AsianScientist (Feb. 10, 2020) – Seeking to enable real-time health monitoring and for the early diagnosis of diseases, researchers in South Korea have developed soft pressure sensors that can be embedded in various wearable technologies. Their findings are published in the journal Advanced Healthcare Materials.
Wearable soft pressure sensors have great potential for health monitoring and for the early diagnosis of diseases. Crucially, the sensors used in devices must be sensitive, inexpensive and stable for continuous health monitoring.
Conventional solid-state soft pressure sensors using functional materials including carbon nanotubes and graphene have showed great sensing performance. However, these sensors suffer from limited stretchability, signal drifting and long-term instability due to the distance between the stretchable substrate and the functional materials.
To overcome these issues, liquid-state electronics using liquid metal have been introduced for various wearable applications. Of these materials, galinstan, a eutectic metal alloy of gallium, indium and tin, has great mechanical and electrical properties that can be employed in wearable applications. But today’s liquid metal-based pressure sensors have low-pressure sensitivity, limiting their applicability for health monitoring devices.
In this study, researchers led by Professor Park Inkyu at the Korea Advanced Institute of Science and Technology developed a rigid microbump array-integrated, liquid metal-based soft pressure sensor. With the help of 3D printing, the integration of a rigid microbump array and the master mold for a liquid metal microchannel could be achieved simultaneously, reducing the complexity of the manufacturing process.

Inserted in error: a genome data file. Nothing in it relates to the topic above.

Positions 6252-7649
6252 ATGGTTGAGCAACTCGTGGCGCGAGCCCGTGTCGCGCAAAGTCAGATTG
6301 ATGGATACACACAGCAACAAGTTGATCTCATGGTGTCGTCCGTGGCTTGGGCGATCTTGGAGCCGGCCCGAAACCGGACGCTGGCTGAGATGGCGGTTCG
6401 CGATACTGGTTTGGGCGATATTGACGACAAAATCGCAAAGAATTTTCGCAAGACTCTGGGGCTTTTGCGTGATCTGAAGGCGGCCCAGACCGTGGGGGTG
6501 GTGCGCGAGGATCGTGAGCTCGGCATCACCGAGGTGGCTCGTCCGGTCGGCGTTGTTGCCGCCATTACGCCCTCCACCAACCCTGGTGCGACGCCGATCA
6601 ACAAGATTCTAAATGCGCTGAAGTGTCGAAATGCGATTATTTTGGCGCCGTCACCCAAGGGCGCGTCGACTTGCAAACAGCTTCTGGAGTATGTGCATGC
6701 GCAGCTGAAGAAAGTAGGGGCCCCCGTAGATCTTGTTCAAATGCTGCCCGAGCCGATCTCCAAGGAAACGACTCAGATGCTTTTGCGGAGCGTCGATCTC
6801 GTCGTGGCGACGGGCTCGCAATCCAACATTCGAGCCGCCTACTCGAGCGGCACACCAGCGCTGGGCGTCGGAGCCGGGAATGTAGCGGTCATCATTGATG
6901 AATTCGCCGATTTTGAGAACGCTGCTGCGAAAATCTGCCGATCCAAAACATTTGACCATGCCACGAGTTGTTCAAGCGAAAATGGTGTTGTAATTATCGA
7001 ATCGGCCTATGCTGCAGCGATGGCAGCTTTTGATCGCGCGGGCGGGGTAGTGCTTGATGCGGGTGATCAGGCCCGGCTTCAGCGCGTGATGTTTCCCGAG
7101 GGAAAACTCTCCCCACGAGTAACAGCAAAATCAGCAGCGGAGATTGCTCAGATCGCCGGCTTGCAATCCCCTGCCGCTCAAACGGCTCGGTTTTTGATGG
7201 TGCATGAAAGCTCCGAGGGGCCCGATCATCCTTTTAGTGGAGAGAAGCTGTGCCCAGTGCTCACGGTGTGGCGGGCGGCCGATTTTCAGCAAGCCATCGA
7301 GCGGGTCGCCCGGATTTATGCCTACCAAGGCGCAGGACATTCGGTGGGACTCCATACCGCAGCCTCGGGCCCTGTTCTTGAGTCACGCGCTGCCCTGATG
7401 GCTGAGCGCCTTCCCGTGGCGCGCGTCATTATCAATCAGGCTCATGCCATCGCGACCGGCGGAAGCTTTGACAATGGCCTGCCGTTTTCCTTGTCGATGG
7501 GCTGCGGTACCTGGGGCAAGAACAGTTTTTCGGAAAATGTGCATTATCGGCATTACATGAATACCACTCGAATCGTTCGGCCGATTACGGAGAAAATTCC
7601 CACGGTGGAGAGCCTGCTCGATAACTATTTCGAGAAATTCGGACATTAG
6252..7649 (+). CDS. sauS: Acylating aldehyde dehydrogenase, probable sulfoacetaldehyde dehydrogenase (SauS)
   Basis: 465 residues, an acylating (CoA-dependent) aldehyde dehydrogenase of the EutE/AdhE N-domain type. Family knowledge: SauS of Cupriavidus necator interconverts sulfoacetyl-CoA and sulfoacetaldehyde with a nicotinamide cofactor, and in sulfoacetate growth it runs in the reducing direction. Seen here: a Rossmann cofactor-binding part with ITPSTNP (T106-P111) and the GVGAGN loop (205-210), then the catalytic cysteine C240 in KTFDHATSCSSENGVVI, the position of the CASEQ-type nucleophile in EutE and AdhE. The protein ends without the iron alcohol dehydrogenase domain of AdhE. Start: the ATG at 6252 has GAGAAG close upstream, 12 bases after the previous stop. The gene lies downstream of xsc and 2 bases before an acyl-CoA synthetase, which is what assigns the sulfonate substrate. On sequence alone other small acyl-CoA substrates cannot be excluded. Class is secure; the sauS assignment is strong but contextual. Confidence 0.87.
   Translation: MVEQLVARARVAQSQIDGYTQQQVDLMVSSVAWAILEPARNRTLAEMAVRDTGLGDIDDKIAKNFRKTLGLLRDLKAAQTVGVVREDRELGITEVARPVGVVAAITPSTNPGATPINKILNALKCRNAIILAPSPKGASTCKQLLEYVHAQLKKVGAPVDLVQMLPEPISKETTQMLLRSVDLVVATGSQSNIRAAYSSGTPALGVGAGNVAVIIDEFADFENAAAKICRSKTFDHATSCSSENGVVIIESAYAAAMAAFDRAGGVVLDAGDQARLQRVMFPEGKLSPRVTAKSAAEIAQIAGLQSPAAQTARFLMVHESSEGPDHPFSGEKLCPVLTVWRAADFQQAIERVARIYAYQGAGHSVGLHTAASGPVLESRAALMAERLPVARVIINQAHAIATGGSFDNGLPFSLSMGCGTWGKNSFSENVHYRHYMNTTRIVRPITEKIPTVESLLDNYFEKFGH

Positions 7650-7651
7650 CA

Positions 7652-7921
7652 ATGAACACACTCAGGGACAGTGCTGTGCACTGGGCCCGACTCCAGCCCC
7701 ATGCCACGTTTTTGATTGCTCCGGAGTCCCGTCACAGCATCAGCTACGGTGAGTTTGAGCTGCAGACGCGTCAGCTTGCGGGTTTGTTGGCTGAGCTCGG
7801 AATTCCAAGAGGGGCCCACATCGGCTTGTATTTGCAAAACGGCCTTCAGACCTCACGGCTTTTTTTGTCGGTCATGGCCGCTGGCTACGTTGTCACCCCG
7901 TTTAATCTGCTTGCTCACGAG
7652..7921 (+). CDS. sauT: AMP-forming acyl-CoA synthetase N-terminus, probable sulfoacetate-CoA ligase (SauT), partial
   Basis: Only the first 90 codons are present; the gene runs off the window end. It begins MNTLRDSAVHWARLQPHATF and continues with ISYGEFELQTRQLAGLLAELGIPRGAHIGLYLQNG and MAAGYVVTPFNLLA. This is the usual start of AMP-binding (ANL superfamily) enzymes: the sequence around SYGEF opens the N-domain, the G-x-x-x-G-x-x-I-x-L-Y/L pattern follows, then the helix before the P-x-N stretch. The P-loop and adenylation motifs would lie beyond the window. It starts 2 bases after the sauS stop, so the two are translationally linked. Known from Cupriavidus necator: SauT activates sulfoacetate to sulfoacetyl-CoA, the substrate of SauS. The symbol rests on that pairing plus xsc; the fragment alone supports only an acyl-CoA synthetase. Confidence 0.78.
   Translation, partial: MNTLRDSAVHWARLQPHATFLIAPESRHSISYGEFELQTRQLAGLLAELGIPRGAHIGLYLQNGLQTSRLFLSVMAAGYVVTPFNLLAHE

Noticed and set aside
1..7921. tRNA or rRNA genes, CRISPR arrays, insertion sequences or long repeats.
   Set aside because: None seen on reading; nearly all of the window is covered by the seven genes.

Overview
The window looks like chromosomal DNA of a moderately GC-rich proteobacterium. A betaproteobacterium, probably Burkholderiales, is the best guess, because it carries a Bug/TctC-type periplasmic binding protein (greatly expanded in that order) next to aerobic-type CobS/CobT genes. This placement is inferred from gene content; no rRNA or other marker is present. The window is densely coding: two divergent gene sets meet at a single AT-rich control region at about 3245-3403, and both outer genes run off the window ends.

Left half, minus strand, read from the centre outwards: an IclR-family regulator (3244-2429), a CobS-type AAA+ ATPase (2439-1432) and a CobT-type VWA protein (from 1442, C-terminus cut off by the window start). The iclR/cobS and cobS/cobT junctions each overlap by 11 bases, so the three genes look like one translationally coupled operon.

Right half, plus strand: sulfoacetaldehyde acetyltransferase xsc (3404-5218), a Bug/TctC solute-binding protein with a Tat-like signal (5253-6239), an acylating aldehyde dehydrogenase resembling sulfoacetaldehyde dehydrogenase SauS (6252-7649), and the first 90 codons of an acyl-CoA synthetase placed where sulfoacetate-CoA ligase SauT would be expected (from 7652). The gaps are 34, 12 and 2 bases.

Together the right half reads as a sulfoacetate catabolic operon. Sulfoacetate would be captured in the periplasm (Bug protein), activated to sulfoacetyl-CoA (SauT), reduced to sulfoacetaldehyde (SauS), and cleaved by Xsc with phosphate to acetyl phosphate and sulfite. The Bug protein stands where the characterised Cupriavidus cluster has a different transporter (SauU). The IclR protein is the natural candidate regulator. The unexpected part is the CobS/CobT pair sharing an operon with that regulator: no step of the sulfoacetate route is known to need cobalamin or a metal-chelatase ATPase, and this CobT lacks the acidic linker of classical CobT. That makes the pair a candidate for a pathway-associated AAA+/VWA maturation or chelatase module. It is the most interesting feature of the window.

The researchers noted that the integration of the rigid microbump and the microchannel paved the way for a pressure sensor that has an extremely low detection limit and enhanced pressure sensitivity compared to previously reported liquid metal-based pressure sensors. The proposed sensor also has a negligible signal drift over 10,000 cycles of pressure, bending and stretching. It also exhibited excellent stability when subjected to various environmental conditions.
As a validation of their technology, the researchers embedded their sensor into a wearable wristband device and demonstrated that it could be used to continuously monitor one’s pulse during exercise. The device was also suitable for noninvasive cuffless BP monitoring and could be integrated with a wireless wearable heel pressure monitoring system.
“It was possible to measure health indicators including pulse and blood pressure continuously as well as pressure of body parts using our proposed soft pressure sensor,” said Park.
“We expect [our sensor] to be used in health care applications, such as for the prevention and monitoring of pressure-driven diseases, including pressure ulcers, in the near future. There will be more opportunities for future research including a whole-body pressure monitoring system related to other physical parameters,” he concluded.
The article can be found at: Kim et al. (2019) Wearable Sensors: Highly Sensitive and Wearable Liquid Metal‐Based Pressure Sensor for Health Monitoring Applications: Integration of a 3D‐Printed Microbump Array with the Microchannel.
Source: Korea Advanced Institute of Science and Technology; Photo: Shutterstock.
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